But the host was no liberal media elitist. It was Joe Scarborough, a former Republican congressman turned MSNBC political pundit. And his answer to the captioned question was hardly "no." While other presidents have been called stupid, Scarborough said: "I think George Bush is in a league by himself. I don't think he has the intellectual depth as these other people."

He showed a montage of clips of Bush's famously inarticulate verbal miscues and then explored with guests John Fund and Lawrence O'Donnell Jr. whether Bush is smart enough to be president.

While the country does not want a leader wallowing in the weeds, Scarborough concluded on the segment, "we do need a president who, I think, is intellectually curious."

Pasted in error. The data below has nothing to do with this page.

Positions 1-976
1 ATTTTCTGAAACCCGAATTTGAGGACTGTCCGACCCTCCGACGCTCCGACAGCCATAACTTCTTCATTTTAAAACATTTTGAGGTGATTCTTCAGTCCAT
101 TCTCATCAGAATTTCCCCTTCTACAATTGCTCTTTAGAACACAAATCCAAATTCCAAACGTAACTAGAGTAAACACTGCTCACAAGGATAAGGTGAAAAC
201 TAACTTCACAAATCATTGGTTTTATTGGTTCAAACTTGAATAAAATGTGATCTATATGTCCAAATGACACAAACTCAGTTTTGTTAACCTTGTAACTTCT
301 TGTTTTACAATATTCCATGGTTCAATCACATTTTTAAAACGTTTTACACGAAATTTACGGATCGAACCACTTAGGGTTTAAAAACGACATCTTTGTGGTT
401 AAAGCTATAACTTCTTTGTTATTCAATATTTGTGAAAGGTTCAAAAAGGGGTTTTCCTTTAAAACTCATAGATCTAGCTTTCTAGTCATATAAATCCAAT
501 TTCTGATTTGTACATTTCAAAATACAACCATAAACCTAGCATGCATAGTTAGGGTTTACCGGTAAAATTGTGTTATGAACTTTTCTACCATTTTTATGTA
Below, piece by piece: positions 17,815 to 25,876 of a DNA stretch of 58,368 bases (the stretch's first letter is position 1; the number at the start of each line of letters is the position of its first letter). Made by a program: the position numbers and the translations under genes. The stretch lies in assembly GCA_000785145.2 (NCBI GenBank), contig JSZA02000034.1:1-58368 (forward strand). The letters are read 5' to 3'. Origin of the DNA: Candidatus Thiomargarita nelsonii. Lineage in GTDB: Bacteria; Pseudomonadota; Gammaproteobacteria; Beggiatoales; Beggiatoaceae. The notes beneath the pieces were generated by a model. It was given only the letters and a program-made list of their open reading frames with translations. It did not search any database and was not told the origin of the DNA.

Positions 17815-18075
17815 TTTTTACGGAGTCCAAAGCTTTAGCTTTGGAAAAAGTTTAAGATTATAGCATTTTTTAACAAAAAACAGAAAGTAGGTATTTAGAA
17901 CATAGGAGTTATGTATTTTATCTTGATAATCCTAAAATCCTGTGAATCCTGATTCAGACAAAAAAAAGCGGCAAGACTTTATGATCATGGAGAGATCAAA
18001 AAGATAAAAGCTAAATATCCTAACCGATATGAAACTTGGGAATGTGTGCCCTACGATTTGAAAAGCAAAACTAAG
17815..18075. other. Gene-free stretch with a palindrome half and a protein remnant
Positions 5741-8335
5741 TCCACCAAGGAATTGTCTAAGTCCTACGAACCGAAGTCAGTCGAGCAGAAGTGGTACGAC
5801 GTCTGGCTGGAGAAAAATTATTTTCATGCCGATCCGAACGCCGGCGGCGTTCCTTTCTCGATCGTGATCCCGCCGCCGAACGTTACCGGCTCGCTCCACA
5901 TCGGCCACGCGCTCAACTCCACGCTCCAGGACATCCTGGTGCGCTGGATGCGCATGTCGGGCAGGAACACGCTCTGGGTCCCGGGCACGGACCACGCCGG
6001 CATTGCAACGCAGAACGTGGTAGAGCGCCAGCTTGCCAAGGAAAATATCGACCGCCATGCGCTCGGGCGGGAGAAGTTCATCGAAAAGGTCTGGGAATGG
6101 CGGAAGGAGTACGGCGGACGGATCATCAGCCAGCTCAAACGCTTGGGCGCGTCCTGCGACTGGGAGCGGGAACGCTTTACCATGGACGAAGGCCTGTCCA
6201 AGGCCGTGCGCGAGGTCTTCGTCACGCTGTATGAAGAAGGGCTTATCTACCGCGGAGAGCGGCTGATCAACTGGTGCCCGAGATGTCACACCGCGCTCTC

"And that is a big question," Scarborough said, "whether George W. Bush has the intellectual curiousness -- if that's a word -- to continue leading this country over the next couple of years."

Actually, "curiousness" seems most apt.

Eight months ago, we ran a story by Daniel Duane asking, "Why is the 'Boston Miracle -- the only tactic proven to reduce gang violence -- being dissed by the L.A.P.D., the FBI, and Congress?" Those three parties haven't yet changed their tune, but you can add Oakland to the list of cities where police departments are embracing the "Operation Cease-Fire" approach: They target the top offenders, people whom (what a concept) they don't assume are beyond redemption. They haul them into court and tell them to get it together or else; and for the "or else," they offer help. It works. Incredibly well, according to many; in Boston, the number of murders went down in a matter of months.